Escalate to Deescalate

Limited strikes should be targeted carefully and focused on North Korea’s specific provocation. A good start would be to take out the next North Korean intercontinental test missile on its launch pad. Before making such a preemptive strike, however, careful consultation with allies, particularly South Korea and Japan, would be essential. Controlling escalation would require the adept execution of sound tactical and strategic plans that had already been established.

In the wake of such strikes, Kim likely would feel compelled to act. If rational, he would respond in ways that would  not promote a wider war. Especially because this is an unknown factor, it would be wise to prepare  for cyber and maritime aggressions similar to his more serious provocations in 2010. Such planning would dovetail with the development of sound preplanned responses to  increase the odds of  U.S. military success at this “escalate to deescalate” strategy. The nature of North Korea’s reaction to military strikes—rational or irrational—would shape U.S. and its allies’ policies to protect their citizens.

Even those who contend that the United States should learn to live with the North Korean bomb should support limited strikes. If Kim can be deterred, as they suggest, he will react in a way that risks few lives and leaves him options to preserve his precious regime. But if a limited military move against North Korea prompts an irrational shelling of Seoul and a wider war on the peninsula, then it is better to find out sooner than later. The only thing worse than a devastating war on the Korean Peninsula today is a war against an irrationally behaving, nuclear-armed North Korea capable of demolishing Honolulu, Tokyo, and Tumon tomorrow.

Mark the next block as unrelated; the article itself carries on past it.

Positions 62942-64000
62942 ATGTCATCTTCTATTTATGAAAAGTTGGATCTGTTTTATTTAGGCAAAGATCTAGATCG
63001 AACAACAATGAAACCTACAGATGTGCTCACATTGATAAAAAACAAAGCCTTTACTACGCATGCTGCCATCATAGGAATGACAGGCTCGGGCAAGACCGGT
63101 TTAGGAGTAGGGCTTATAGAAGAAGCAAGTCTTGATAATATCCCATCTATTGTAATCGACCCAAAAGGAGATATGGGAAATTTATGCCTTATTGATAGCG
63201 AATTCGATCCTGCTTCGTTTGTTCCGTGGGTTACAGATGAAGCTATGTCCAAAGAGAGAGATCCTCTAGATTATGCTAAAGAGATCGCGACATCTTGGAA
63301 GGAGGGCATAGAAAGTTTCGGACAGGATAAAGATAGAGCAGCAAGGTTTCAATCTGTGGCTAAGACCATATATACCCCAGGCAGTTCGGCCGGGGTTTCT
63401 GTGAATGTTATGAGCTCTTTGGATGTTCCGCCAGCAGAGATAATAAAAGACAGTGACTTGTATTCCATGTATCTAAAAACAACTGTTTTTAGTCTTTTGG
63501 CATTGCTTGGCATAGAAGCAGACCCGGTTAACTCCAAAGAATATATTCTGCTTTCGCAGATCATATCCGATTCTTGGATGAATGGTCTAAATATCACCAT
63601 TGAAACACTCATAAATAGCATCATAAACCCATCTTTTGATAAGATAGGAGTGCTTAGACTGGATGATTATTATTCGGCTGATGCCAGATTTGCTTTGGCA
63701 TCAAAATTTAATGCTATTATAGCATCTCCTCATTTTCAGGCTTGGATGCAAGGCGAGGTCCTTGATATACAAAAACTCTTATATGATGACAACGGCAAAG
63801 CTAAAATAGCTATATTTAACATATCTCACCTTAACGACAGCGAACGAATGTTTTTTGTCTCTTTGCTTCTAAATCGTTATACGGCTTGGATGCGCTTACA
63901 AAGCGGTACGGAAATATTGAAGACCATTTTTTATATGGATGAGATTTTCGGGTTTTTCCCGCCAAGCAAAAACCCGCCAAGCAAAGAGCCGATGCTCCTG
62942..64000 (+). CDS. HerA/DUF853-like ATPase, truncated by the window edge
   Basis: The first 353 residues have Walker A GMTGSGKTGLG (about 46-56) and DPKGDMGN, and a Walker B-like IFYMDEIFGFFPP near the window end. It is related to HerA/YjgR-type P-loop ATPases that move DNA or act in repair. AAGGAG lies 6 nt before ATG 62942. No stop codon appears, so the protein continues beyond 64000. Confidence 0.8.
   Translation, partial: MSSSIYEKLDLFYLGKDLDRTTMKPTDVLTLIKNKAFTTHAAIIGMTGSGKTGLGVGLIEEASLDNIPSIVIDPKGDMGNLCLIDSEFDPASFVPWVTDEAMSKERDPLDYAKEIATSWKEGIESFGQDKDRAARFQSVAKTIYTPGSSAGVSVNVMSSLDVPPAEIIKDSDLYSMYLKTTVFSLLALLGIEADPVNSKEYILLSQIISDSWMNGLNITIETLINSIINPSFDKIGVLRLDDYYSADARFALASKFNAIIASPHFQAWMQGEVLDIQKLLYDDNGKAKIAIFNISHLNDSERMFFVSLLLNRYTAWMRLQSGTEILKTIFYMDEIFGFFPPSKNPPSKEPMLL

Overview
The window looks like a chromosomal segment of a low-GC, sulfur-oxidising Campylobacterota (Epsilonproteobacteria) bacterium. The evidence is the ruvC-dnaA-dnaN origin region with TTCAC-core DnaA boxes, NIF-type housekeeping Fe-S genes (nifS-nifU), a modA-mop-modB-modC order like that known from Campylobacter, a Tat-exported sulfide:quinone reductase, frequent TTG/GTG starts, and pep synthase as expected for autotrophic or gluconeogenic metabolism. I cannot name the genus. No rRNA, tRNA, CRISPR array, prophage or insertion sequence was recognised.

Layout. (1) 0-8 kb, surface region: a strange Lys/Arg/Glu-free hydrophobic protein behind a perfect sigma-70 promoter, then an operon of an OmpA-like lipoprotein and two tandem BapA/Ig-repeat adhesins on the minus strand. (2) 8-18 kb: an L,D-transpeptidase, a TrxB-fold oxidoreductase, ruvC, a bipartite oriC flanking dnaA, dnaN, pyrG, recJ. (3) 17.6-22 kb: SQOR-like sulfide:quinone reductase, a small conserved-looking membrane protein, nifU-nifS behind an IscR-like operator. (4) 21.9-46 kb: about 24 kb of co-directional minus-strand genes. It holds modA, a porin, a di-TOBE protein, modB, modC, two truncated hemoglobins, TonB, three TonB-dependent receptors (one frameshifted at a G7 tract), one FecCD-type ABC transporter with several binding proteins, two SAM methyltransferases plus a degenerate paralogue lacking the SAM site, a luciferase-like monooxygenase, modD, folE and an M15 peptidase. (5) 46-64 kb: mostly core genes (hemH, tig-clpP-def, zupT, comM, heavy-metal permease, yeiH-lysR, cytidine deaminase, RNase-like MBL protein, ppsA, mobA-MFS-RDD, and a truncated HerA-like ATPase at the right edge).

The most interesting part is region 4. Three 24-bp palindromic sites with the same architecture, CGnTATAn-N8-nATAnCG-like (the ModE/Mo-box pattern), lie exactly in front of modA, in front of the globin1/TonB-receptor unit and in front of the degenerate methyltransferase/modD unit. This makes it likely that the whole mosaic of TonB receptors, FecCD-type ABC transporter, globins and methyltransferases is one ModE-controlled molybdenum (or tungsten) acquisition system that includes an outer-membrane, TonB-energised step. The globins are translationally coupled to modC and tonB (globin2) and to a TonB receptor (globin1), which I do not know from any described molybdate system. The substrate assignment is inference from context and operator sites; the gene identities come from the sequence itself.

[i] Kevin Liptak, “Trump Tell North Korea: ‘Do Not Try Us,’” CNN Politics, 8 November 2017,

[ii] Sara Malm, “NATO Warns of ‘Devastating Consequences’ if Trump Carries Out a Military Intervention in North Korea,” 13 October 2017, DailyMail,

[iii] CDR George Capen, U.S. Navy (Ret.), “The United States Should Not Punch First in Korea,” Proceedings Today , 12 September 2017, .

[iv] Sandy Fitzgerald, “Former Joint Chiefs Mullen: Trump Rhetoric Limiting Options,” NewsMax, 13 August 2017, .

[v] Graham Allison, “Thinking the Unthinkable with North Korea,” The New York Times , 30 May 2017, .

[vi] Mallory Shelbourne, “McCain Calls North Korean Leader a ‘Crazy, Fat Kid,'” The Hill, 22 March 2017,

[vii] Henry A. Kissinger, “How to Resolve North Korea,” The Wall Street Journal , 11 August 2017, .

[viii] Graham Allison, “Can North Korea Drag the U.S. and China into War?” The Atlantic , 11 September 2017, .

Captain Adams retired in September 2016. He commanded Provincial Reconstruction Team Khost, Afghanistan; USS Santa Fe (SSN-763); and USS Georgia (SSGN-729B). He also was Director, Commander’s Initiatives Group, U.S. Seventh Fleet, where he led a team to formulate solutions to some of the nation’s most difficult Pacific warfighting challenges.